When my oldest was a small boy, he took it into his head that not fastening our seat belts would cause us to get into an accident. He had clearly picked up associations we had made between the concepts of accident and seat-belt. The distinction between "in case we get into an accident" and "because we'll get into an accident" is not easy when you're three or four. No real harm done at the time. He fastened his seat belt willingly and we didn't think he'd graduate from highschool with that misapprehension.
There are a lot of theories and descriptions of the various ways people come to think they know things and what they trust. They are not mutually exclusive. We all trust our own experience while attaching some importance to what we hear happens to others. We all have authorities we trust, but also trust our own ideas and reasoning. We also have opinions about what other people trust in ways of knowing. We particularly dislike it when those benighted other folks trust the wrong authorities or exhibit poor reasoning. We also mix categories. In the long sorry state of CoVid commentary, we have had lots of complaints about people trusting "experts," always in sneer quotes, yet our solution is nearly always that they instead believe...different experts. Ones that we like better.
The other suggestions are usually worse. Too many people trust only what their personal experience is, believing this is somehow representative of the real world, and ignoring what people smarter than they are are saying. There are half dozen over at Maggie's - which has a wide readership and thus provides a forum where knuckleheads can have their say, which is very American - and even one at Grim's who have claimed "Y'know how I know this virus is all a hoax? Because I don't know a single person who's had it." My first temptation is to say "Dude, don't help any kids with their science homework, okay?" Yet it is true that we all are affected by what drifts by our dock on the river. Glenn Reynolds made the interesting observation that this may operate like AIDS in reverse. No one took that disease seriously until they knew someone who died from it, and then it suddenly went to the top of the list of problems the country needed to solve. He mentioned that he had C19, it wasn't a bad case, and most people he knew about didn't have bad cases, and thought that many people were going to conclude that the disease wasn't that big a deal. I think his prediction is likely true. I disliked his tone that this was a generally accurate, good conclusion to come to, though he refrained from going that far.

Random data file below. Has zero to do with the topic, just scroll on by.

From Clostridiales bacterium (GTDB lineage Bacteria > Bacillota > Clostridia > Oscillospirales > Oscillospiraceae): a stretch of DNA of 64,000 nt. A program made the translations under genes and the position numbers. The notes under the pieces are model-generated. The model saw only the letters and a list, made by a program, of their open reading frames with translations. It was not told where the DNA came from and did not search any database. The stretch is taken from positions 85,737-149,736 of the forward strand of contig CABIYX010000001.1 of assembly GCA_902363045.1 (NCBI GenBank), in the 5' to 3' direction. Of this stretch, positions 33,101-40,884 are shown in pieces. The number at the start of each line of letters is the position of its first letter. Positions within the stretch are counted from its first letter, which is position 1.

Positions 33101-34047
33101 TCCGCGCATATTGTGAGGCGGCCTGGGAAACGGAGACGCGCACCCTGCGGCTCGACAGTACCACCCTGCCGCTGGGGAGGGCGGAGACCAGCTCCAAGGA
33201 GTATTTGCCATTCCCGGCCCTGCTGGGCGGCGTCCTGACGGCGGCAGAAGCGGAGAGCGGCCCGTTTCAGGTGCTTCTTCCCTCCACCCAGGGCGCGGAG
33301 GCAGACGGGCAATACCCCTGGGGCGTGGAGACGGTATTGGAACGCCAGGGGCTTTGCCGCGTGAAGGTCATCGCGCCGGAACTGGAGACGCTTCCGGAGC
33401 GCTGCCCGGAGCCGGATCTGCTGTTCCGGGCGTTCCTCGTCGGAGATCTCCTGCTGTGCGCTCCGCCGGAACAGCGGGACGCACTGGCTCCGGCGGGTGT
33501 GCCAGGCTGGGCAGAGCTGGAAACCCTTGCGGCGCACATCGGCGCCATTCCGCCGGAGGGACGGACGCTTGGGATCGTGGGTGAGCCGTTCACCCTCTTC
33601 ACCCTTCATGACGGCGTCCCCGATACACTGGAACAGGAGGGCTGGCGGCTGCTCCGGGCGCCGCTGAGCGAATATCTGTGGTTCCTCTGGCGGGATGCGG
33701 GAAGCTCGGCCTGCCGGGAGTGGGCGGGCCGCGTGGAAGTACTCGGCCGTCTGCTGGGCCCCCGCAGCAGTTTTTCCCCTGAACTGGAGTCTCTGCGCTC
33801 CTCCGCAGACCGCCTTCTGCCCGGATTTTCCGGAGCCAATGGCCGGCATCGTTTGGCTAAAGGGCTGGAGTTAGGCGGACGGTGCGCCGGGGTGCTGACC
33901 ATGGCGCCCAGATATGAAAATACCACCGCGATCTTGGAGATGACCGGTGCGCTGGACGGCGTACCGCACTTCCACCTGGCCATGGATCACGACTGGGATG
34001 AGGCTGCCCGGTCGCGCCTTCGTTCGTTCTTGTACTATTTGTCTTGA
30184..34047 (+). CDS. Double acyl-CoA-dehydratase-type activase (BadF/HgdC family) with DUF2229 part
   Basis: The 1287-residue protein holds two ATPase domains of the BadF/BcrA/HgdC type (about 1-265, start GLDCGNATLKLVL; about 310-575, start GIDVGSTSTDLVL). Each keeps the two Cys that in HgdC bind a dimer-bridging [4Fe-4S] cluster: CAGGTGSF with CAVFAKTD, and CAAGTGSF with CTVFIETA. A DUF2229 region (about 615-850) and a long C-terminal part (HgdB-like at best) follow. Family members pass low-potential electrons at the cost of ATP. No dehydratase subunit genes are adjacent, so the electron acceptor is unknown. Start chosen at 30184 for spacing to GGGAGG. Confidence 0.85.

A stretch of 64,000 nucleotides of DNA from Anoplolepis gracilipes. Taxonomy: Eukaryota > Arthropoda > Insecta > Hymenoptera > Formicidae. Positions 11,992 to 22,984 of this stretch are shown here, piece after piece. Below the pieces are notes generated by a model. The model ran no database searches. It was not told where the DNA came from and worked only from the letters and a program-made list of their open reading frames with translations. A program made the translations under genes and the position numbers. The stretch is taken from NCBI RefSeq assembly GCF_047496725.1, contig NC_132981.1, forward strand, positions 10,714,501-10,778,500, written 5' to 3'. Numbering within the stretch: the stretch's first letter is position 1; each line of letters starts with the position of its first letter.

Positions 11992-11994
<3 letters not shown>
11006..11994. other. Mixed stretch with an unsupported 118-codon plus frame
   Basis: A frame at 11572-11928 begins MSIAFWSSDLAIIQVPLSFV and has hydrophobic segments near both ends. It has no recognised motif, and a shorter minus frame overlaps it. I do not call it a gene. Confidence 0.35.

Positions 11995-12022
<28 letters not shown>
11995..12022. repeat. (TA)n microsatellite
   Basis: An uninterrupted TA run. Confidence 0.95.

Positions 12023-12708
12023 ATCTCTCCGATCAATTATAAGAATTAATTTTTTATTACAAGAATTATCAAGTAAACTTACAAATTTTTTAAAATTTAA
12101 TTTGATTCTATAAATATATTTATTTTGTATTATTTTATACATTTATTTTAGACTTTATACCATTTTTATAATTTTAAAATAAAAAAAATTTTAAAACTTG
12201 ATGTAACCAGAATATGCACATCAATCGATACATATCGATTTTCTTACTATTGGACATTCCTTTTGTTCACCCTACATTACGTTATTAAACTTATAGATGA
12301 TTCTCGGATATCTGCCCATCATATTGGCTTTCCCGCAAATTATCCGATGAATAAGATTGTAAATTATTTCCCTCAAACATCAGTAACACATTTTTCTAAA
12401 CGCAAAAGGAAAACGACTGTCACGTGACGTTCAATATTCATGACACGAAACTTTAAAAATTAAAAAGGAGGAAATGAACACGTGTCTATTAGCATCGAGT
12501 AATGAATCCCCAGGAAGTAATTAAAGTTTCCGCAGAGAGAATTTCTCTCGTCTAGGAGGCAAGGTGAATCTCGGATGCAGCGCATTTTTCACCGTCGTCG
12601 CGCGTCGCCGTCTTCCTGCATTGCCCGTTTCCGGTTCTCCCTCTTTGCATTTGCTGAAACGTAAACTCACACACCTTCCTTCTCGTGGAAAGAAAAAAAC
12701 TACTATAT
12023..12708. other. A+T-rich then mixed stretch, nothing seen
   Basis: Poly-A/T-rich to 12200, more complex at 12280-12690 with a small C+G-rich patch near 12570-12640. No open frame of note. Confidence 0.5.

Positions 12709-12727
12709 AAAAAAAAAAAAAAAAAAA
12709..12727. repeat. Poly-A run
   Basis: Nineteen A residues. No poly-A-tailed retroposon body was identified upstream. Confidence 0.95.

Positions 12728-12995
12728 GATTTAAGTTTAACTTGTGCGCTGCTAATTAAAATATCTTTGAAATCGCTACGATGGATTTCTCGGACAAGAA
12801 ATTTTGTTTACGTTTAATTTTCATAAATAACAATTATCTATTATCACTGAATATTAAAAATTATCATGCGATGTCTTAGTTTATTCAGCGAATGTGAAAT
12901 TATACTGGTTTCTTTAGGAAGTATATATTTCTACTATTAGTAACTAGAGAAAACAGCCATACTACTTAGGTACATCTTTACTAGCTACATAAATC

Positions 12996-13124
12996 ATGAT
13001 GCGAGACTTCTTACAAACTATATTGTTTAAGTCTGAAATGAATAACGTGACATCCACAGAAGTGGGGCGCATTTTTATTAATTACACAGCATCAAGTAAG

This gave me an immediate new example to draw from, however. I had many patients (and two coworkers) who eventually died of AIDS in the 1980s, and heard of more from my theater days in the 70s, even though I think I knew of none from any of my social circles by then. Most of my friends knew no one who had the illness. I knew that both their personal experience and their personal experience were not the whole story. The same is happening now. College professors are not likely to have a representative sample of the danger of the disease, they will have an underestimate, unless there is some other factor in their lives, such as a family member in assisted living. Health care workers are likely to have the opposite bias in their sample. They will know a disproportionate number of people who have the illness, and a disproportionate number who die from it. Their prism is slanted such that it skews to the other end of the spectrum. I will note additionally that when you know people who died, it just naturally has a large impact. In strictly logical terms, perhaps an excessive impact, but...death is an important consequence, y'know? Not one that human beings are supposed to be dismissing too easily.
There are other groups which are going to have more exposure to Covid deaths than others. Pastors and people who are on prayer chains do not only hear about their friends and immediate circle, but the relatives of their friends and their frightening circumstances. That is a biased sample, to be sure, but it is not pretend. I'm not sure what further groups would have too many representatives of the dead and which too few. Relatedly, those whose circles of exposure are those who are not in much danger even if they get the illness seem to focus on their own personal risk and their insistence that they should have the freedom to make that assessment, while those who know many who are at the mercy of the safety habits of others are more likely to favor controls to limit the damage of the poor decisions of those others. Neither is an unnatural bias, but you should know which tendency your life circumstances tilt toward.
I write all this not to tell you which experts you should choose. Others can advise you better than I on that. I am overconfident that I can sort through which experts to trust, but that needn't affect you. However, I am qualified to ask you to look carefully at what your sample and your experience is. What is the age group of the people you interact with most? What would you predict their level of danger would be in a general situation if they lived somewhere else? If they have relatives or friends who get injured or sick, is your situation such that they would tell you, or are you sheltered from that knowledge?
And next, how much does this personal bias, which is a natural but unscientific influence your assessments. There's no quiz on this. No one is grading your answers except yourself.